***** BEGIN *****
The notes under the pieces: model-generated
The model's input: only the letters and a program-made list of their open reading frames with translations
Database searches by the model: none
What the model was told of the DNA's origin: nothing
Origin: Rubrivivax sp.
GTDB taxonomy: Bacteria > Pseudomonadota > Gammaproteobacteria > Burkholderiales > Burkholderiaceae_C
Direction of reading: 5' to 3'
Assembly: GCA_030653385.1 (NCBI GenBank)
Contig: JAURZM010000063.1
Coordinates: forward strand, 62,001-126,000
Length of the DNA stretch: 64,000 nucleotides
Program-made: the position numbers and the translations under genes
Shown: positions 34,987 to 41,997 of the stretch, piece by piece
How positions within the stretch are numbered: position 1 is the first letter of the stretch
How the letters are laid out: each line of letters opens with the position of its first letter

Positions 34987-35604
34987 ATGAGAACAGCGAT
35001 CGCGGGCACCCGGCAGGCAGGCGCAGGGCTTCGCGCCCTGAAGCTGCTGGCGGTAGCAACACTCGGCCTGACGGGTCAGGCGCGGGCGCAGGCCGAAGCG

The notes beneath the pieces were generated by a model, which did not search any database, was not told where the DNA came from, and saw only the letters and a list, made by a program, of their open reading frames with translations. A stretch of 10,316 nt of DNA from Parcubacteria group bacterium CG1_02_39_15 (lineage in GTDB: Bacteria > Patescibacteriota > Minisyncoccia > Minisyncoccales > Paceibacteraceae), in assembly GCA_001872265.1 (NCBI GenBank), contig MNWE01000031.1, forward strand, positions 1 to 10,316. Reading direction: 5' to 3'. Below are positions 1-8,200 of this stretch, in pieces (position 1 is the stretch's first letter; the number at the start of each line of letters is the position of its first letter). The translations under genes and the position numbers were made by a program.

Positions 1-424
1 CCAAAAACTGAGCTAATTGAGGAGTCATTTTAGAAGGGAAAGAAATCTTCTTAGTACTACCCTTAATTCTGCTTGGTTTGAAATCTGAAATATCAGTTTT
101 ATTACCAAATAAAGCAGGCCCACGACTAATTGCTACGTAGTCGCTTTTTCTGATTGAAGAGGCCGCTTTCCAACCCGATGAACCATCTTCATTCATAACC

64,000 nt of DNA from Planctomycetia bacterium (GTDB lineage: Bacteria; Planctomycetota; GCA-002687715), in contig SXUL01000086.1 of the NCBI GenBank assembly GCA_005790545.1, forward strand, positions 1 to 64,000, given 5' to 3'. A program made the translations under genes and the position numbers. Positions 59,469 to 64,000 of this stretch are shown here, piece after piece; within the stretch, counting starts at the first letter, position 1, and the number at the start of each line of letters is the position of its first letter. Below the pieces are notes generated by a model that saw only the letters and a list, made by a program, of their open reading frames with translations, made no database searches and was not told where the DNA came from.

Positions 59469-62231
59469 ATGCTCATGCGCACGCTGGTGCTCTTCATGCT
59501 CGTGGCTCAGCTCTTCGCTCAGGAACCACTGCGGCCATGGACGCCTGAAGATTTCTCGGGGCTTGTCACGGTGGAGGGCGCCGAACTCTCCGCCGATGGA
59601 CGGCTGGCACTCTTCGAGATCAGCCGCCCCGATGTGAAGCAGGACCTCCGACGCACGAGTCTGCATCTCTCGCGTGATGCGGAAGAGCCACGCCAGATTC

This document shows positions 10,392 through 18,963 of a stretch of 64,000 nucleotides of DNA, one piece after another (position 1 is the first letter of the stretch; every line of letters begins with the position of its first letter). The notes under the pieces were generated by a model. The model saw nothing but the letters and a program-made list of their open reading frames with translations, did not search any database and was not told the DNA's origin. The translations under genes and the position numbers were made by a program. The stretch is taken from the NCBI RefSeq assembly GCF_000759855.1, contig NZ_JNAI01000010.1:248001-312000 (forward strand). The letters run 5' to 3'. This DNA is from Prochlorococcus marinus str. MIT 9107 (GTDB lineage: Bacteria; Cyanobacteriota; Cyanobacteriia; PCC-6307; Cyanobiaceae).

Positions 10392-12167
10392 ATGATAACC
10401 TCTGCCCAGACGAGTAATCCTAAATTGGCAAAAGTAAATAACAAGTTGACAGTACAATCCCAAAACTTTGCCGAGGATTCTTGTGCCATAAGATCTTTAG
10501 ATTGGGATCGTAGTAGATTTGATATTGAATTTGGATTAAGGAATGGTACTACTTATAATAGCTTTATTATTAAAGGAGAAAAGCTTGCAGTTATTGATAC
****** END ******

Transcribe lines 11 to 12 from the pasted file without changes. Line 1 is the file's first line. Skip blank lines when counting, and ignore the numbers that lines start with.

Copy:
Length of the DNA stretch: 64,000 nucleotides
Program-made: the position numbers and the translations under genes